While the “waters are calm,” most offshore asset protection structures allow you to exert a great deal of control over the protected assets through an Idaho family limited liability limited partnership or an Idaho limited liability company. These entities offer a flexible and efficient means for individuals to maintain influence and decision-making authority over their assets while still benefiting from the protective features offered by offshore jurisdictions. An individual can act as the managing member or general partner of these entities, allowing the individual to retain control over the management and operation of the entity. For example, using an Idaho family limited liability limited partnership, family members can contribute assets to the partnership while maintaining control over their management. The partnership agreement can outline specific rules and procedures for managing the assets, including distributions, investments, and succession planning. This allows individuals to tailor the structure to their specific preferences and needs, enabling them to enjoy the benefits of asset protection while retaining a substantial degree of influence and autonomy over their financial affairs.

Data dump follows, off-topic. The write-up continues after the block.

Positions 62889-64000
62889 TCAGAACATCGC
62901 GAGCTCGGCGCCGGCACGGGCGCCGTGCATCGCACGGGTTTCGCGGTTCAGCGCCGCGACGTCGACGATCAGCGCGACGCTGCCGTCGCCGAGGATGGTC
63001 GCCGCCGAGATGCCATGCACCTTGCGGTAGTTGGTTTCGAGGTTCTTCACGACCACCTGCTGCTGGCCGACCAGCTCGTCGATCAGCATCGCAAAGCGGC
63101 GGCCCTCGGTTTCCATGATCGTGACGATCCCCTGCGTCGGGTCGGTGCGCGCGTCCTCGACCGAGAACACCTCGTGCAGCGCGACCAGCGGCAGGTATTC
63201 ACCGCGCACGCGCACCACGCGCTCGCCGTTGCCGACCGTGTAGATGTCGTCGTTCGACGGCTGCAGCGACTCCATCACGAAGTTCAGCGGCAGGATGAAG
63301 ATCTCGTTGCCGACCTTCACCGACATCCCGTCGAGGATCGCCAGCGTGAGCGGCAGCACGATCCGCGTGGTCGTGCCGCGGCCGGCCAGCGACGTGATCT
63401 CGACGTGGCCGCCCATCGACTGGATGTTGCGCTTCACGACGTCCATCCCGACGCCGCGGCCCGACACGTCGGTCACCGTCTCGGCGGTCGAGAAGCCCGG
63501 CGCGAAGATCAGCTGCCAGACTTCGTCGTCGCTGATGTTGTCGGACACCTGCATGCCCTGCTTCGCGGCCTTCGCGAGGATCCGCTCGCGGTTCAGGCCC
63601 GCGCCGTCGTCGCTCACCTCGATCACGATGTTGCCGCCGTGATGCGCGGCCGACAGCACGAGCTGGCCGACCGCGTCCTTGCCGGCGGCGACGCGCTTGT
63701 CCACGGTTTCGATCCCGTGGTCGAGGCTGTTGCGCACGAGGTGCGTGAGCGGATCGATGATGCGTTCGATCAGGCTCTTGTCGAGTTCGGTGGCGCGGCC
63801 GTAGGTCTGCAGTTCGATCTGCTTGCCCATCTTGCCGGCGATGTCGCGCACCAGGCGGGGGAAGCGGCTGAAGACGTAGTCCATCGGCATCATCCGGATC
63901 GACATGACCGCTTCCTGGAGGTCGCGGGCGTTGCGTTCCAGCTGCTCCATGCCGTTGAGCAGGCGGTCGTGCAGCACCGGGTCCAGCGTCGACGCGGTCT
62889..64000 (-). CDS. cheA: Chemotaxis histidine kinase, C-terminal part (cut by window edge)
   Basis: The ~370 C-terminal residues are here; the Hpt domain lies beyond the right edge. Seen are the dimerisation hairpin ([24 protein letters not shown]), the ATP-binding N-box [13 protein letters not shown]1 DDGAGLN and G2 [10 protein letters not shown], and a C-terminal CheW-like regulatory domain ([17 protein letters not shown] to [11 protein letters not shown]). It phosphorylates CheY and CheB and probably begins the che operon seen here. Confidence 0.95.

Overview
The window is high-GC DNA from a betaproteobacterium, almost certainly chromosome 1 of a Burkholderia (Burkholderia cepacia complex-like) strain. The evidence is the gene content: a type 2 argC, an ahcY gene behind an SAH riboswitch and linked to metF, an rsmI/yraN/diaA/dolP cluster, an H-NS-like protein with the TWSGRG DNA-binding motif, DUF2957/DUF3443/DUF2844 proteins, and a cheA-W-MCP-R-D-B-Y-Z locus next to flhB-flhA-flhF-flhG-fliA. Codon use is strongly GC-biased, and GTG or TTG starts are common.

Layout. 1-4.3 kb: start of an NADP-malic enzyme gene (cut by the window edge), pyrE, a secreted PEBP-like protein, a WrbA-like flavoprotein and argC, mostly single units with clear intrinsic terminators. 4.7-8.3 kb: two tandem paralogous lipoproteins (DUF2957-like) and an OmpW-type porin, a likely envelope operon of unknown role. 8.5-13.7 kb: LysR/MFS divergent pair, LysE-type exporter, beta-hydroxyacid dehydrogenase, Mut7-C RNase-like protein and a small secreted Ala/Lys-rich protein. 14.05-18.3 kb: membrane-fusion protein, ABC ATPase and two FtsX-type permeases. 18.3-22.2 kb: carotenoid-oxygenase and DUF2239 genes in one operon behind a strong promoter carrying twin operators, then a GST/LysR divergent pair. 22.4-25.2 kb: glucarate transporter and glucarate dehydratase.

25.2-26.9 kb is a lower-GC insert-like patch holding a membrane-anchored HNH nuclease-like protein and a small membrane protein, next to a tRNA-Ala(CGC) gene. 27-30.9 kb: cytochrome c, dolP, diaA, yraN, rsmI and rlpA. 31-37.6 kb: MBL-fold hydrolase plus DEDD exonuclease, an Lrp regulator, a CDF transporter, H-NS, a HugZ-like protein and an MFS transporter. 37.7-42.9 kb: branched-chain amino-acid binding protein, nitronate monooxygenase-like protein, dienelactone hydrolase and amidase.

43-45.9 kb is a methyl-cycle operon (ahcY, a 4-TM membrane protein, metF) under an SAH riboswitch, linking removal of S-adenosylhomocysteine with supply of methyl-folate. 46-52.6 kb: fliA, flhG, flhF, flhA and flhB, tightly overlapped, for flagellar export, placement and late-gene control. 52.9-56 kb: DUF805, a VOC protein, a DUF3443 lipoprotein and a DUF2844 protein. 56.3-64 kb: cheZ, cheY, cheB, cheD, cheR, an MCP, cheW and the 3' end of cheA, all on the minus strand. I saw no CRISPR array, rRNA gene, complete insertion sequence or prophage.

Additionally, a local or foreign protector can act as a “watchdog” for you and your family as beneficiaries of the trust. A local or foreign protector is an individual designated within a trust instrument to oversee or monitor the actions of the trustee and ensure that the trust is administered according to the settlor’s wishes. Such a protector can have significant veto powers over most of the key decisions made by the offshore trustee. Ultimately, the protector acts as a check against potential mismanagement, conflicts of interest, or any other adverse action that could impact the trust’s beneficiaries. While a local trustee can also be appointed to make decisions in conjunction with the offshore trustee, the existence of a local trustee could expose the trust assets to local creditors. It is critical to be able to timely remove the local trustee when any trust assets come under assault. Consequently, you may want to refrain from using this form of control.